On Tuesday, students participated in Take Back the Night, an event geared toward protesting sexual violence and giving space for students to share their experiences with sexual violence on and off campus.
The event, held by the Office of Sexual Assault and Relationship Abuse Education and Response (SARA) and co-sponsored by numerous organizations across campus, was part of programming related to Sexual Assault Month.
“[Take Back the Night] is a cornerstone of sexual assault advocacy on campus,” said Sofia Dudas ’20, a student staff member at the SARA office who spearheaded the event.
The event mainly focused on highlighting student stories about sexual assault, sexual violence and relationship violence on campus through a two-hour “speakout.”
Standing in front of posters with phrases such as “Consent is a continuous conversation” and “No does not mean convince me,” members of the campus community had the opportunity to share stories of struggle and survival.
“Folks will hear in the survivor stories about the harm that has been caused when others have not done this at the speak out,” wrote Carley Flanery, the director of SARA in an email to The Daily. “I hope that this helps folks understand the impact that these experiences of violence have and that it underscores the importance of respecting the humanity of others that you are engaging with intimately, sexually or even platonically.”
The organizers’ hope was that students who decided to share their stories would leave feeling a little more healed by the experience.
“Healing is necessary to be able to gain the strength to move forward, and I think [Take Back the Night] offers that,” said Lia Nilson, the Springboard Fellow at Hillel who helped organize the event.
Students said the event allowed listeners to glimpse sides of both strangers and friends that they did not have access to before.
“Just the sheer quantity of people that had these stories, some of them faces I knew, people I knew, who had sides of themselves that I didn’t know — it was hard for me to see that my friends had had to go through something like that,” said Christian Ostberg ’20.
Others said the stories of students across campus forced attendees to start thinking seriously about conversations surrounding sexual and relationship violence.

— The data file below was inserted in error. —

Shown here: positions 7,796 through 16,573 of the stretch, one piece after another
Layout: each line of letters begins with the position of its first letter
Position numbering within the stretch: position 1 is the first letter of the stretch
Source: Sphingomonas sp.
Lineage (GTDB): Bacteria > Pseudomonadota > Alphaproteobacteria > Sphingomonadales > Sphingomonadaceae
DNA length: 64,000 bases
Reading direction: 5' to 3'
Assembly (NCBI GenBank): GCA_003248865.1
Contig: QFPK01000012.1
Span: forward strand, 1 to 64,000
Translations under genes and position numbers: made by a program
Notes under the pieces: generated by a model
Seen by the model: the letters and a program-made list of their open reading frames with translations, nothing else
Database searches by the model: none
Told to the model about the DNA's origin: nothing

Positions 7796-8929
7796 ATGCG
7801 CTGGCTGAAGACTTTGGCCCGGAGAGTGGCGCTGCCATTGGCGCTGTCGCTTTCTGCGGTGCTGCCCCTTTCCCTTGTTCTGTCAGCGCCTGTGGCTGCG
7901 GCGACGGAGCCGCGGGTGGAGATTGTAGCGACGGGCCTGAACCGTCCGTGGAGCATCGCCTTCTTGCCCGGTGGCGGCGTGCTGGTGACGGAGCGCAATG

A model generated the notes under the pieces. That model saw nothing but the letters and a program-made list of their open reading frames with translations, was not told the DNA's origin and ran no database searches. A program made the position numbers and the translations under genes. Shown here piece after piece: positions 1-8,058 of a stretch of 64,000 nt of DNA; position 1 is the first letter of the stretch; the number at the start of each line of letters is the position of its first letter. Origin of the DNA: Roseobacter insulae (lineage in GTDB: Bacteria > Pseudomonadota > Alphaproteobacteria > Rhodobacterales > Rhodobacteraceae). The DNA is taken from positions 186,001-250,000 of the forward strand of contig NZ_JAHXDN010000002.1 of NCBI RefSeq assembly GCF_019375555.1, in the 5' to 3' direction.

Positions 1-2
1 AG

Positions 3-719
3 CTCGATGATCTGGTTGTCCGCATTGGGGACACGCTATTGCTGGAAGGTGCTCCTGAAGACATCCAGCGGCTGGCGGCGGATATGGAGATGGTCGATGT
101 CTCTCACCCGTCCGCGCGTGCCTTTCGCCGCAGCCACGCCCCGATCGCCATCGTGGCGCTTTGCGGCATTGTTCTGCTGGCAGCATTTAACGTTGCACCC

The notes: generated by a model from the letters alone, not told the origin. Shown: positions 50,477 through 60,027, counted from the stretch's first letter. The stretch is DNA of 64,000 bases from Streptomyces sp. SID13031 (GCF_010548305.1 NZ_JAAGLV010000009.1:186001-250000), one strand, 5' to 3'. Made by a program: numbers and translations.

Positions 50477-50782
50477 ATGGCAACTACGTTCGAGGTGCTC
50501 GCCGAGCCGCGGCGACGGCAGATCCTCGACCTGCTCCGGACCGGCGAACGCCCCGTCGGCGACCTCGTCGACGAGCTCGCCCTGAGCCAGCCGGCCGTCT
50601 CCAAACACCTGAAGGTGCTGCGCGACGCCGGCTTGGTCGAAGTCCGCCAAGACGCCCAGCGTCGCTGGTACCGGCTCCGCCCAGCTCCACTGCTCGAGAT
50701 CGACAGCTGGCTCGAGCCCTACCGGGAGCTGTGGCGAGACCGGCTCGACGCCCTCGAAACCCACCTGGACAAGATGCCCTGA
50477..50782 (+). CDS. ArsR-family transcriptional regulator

“I think it’s just important that we’re actually talking about these things, and it’s really important to not pretend that everything is perfect,” said Jill Rogers ’20.
Before the speakout, Take Back the Night held a silent march across campus and a rally focused on educating people about sexual violence and making them aware of campus resources targeted at affected students, like the Department of Public Safety, the Title IX Office and SARA.
“I’ve definitely heard of a lot of people who have felt [unsupported] by Stanford resources and that makes me feel really sad,” Dudas said.
However, she hopes that events like this will help change that mindset.
“Drop by,” Dudas said. “See what our office does, because I think there’s a lot of confusion. Take time to educate yourself on these resources.”
Members of the administration — including Provost Persis Drell — stressed that the University is working to address sexual violence on campus.
“All members of the Stanford campus community have the right to live and work and study in a safe and respectful environment,” Drell said during the rally.
Take Back the Night gave people an opportunity to think about how to make that goal a reality.
“The world would be a better place if we allowed and activated more space for healing and for supporting one another,” Nilson said. “That is such a beautiful lesson for students to both teach and learn together. So I want to see Take Back the Night happen every year.”
Correction: An earlier version of this article incorrectly stated this was ‘Sexual Awareness Month’ instead of ‘Sexual Assault Month.’ The Daily regrets this error.
Contact Adesuwa Agbonile at adesuwaa ‘at’ stanford.edu.